U.S. Interest in Ebola Wanes. Why?
Although it’s largely dropped out of the headlines in this country, the Ebola outbreak continues to ravage West Africa. At least 8,235 people have died and more than 20,700 have fallen ill since the outbreak first began last year, according to the latest World Health Organization figures released Jan. 4. Six out of 10 patients currently hospitalized with the virus will die, and a huge number of victims still aren’t receiving medical care, which has allowed this public health crisis to continue to escalate at an alarming pace.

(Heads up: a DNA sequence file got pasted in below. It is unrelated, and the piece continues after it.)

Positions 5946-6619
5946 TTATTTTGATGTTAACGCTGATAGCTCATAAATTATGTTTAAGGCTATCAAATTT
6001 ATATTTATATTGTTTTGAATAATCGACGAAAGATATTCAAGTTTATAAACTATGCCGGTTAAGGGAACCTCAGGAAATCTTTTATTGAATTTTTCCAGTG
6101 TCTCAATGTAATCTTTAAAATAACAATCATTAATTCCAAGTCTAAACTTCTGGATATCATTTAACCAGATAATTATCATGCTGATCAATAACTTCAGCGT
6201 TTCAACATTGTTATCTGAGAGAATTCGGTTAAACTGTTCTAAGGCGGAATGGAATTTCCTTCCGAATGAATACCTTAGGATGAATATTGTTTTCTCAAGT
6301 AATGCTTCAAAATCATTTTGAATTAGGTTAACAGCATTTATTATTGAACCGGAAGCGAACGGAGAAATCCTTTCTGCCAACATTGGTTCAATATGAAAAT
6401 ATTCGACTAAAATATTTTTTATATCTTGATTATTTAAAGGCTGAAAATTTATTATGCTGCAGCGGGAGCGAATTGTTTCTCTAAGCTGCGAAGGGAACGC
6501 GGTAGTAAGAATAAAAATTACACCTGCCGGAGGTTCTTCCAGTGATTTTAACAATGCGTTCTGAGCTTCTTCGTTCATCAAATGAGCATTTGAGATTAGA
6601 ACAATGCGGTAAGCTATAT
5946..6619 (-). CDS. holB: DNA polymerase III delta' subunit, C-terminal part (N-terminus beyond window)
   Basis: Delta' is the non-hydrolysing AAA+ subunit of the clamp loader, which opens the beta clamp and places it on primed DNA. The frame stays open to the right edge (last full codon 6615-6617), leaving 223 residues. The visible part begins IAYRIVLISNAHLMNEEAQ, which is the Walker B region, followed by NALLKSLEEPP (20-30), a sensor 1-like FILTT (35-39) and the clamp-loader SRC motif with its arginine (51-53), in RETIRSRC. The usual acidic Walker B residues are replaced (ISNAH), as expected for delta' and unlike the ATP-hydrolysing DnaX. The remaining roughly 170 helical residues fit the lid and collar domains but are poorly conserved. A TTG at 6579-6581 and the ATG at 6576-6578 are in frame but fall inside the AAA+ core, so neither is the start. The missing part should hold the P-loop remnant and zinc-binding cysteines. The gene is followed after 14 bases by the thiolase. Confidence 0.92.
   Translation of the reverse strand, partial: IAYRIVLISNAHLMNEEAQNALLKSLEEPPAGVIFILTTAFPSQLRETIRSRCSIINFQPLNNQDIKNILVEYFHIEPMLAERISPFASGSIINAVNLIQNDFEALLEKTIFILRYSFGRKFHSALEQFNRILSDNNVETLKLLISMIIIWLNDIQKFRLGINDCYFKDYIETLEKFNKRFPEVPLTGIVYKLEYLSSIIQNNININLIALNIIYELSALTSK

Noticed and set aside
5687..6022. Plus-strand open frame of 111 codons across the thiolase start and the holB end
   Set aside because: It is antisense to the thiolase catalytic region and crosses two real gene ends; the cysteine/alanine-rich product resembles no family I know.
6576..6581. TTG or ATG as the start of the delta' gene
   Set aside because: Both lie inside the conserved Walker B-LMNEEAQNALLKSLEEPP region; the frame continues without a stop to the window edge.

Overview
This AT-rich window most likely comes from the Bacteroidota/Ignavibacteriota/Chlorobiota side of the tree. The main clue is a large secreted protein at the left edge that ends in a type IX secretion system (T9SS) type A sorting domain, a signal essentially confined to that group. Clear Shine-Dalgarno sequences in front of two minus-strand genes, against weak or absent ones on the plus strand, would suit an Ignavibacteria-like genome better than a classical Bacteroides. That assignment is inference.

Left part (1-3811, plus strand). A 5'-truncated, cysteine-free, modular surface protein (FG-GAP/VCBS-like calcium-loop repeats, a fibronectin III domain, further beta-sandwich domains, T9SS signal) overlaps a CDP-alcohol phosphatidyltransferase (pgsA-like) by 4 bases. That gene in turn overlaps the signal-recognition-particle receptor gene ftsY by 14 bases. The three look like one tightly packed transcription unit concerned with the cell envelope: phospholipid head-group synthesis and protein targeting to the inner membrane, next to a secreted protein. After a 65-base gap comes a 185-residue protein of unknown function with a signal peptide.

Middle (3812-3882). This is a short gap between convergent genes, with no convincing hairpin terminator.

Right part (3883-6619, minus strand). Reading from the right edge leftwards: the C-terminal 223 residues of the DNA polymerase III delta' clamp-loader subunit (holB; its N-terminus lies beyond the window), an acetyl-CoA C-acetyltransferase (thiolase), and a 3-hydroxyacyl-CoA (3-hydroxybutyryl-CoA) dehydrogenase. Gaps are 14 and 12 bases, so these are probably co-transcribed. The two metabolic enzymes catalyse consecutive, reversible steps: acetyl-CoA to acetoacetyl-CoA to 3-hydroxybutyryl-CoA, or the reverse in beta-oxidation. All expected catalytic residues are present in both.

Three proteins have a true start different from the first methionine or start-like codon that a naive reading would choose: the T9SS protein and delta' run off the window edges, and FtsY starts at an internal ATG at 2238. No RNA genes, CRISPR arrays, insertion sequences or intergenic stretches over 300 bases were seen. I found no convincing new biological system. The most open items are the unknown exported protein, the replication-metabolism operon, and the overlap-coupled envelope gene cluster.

Yet many Americans may be under the impression that the Ebola crisis is winding down. People have short attention spans and the news cycle is fickle, both of which have contributed to the illusion that Ebola is no longer the worry it once was. However, a look at data from Google Trends and the World Health Organization reinforces a simple, and some might say disheartening, reality of human behavior: Most of us aren’t that interested in a crisis until it hits very close to home.